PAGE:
Arizona is the harshest state in the U.S. when it comes to DUI offenders, according to a survey by economic website Wallethub.com.
DUI crashes were to blame for 29 percent of motor vehicle fatalities in 2015, according to the latest data from the National Highway Traffic Safety Administration, and in Arizona in that year, caused 295 deaths, according to the Arizona Department of Transportation’s “Crash facts” annual report.
Drunk-driving fatalities, nationwide, dropped by 57 percent from 1982 to 2014, according to the NHTSA, and in Arizona, reached a high of 397 in 2007, since ADOT began issuing the reports in 1997.
Tough laws are one of the factors behind this drop, said Jonathan Adkins, executive director of the Governor’s Highway Safety Administration.
“With the combination of strong laws, education, and enforcement, the perception of alcohol-impaired driving shifted. It used to be seen as something that you probably shouldn’t do, but it’s OK if it happens,” he said. “Strong advocacy and the message that alcohol-impaired driving is dangerous for everyone helped to change the cultural perception.”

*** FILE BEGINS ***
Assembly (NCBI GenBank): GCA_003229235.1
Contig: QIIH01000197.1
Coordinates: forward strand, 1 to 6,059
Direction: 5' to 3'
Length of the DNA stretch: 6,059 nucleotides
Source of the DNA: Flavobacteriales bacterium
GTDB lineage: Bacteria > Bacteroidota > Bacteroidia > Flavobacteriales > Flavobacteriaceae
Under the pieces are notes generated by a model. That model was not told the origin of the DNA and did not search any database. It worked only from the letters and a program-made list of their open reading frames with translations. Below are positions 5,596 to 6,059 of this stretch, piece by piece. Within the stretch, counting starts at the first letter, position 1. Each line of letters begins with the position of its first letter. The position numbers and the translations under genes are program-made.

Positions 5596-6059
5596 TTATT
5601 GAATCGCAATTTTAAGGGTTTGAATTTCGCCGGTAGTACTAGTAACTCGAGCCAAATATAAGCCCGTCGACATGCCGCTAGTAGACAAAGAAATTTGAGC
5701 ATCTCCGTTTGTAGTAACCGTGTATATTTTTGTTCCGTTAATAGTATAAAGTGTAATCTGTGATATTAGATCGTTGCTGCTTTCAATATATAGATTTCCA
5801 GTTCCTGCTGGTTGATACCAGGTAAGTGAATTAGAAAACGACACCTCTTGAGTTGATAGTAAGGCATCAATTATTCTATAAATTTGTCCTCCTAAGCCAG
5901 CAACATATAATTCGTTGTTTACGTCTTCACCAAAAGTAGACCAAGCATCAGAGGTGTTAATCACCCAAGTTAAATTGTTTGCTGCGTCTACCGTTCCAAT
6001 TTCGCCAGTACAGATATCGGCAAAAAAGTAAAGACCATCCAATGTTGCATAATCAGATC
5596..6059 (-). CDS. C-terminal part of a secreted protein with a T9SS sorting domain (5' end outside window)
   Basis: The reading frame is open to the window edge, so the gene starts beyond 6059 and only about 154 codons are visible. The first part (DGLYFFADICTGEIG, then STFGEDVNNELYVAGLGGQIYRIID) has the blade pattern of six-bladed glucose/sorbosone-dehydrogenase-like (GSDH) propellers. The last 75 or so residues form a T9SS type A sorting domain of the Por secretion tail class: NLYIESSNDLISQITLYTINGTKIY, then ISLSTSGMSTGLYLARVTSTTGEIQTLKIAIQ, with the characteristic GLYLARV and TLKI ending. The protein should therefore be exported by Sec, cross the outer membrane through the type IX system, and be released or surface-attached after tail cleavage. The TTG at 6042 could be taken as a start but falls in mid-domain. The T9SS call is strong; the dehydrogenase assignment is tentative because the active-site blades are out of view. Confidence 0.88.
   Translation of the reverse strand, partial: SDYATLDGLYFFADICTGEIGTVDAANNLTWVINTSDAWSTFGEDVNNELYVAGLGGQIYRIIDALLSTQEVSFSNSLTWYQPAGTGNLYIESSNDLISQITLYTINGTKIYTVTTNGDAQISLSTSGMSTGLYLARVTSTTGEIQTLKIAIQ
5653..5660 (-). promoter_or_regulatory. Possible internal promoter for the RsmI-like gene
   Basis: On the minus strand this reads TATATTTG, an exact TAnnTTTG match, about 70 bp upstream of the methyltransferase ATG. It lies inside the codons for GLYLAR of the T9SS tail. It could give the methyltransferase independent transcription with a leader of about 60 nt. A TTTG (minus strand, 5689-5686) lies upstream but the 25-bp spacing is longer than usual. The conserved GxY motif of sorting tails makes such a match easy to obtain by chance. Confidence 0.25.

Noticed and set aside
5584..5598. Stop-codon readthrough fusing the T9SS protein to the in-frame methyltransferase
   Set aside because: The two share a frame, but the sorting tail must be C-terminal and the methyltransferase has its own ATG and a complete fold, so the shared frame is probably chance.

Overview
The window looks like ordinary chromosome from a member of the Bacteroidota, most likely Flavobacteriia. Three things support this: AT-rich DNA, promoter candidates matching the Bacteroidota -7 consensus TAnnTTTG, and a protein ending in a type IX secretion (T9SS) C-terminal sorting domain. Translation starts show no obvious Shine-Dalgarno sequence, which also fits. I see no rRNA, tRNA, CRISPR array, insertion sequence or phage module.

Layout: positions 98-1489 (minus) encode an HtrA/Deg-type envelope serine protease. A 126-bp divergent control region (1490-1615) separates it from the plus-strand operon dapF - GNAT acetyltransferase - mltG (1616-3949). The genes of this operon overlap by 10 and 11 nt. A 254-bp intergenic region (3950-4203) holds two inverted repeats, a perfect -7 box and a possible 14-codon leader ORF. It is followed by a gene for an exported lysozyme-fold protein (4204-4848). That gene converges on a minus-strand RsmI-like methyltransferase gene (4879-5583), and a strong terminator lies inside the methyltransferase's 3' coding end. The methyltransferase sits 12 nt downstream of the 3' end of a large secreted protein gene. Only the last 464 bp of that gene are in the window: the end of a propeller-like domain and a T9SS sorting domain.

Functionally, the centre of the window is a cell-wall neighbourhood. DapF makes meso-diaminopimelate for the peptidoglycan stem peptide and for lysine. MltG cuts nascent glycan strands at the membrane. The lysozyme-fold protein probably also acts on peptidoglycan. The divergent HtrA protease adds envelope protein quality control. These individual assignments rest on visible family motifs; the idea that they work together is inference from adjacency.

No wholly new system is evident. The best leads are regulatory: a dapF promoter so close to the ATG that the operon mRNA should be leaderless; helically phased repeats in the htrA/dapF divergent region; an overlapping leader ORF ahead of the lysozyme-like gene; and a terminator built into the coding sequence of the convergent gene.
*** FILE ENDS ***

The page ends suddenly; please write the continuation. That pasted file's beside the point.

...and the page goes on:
WalletHub said it examined 15 key metrics to identify the strictest and most lenient states for DUI offenses, including:
• Minimum jail time for 1st conviction
• Minimum jail time for 2nd conviction
• When is a DUI automatically considered a felony?
• How long does a previous DUI factor into penalties for a new DUI?
• Are there additional penalties for high blood-alcohol content (BAC)?
• Minimum fine for 1st conviction
• Minimum fine for 2nd conviction
Arizona’s ranking among the states looks like this:
• 1st – Minimum jail time (1st offense)
• 3rd – Minimum jail time (2nd offense)
• 21st – How long old an DUI factors into penalties
• 9th – Administrative license suspension
• 3rd – Minimum fine (1st offense)
• 3rd – Minimum fine (2nd offense)
• 14th – Average insurance rate increase after a DUI
Using existing penalties
Yavapai County Attorney Sheila Polk said the problem isn’t a lacking of DUI laws, but that it “should now be up to the courts to use the discretion that is afforded them by the legislature.”
In other words, she said, “I don’t think that more laws are the answer in this continuing societal struggle. We already have sufficient additional punishments available to the courts to use in their discretion.”
A DUI is a Class 1 misdemeanor and those convicted are subject to six months in jail.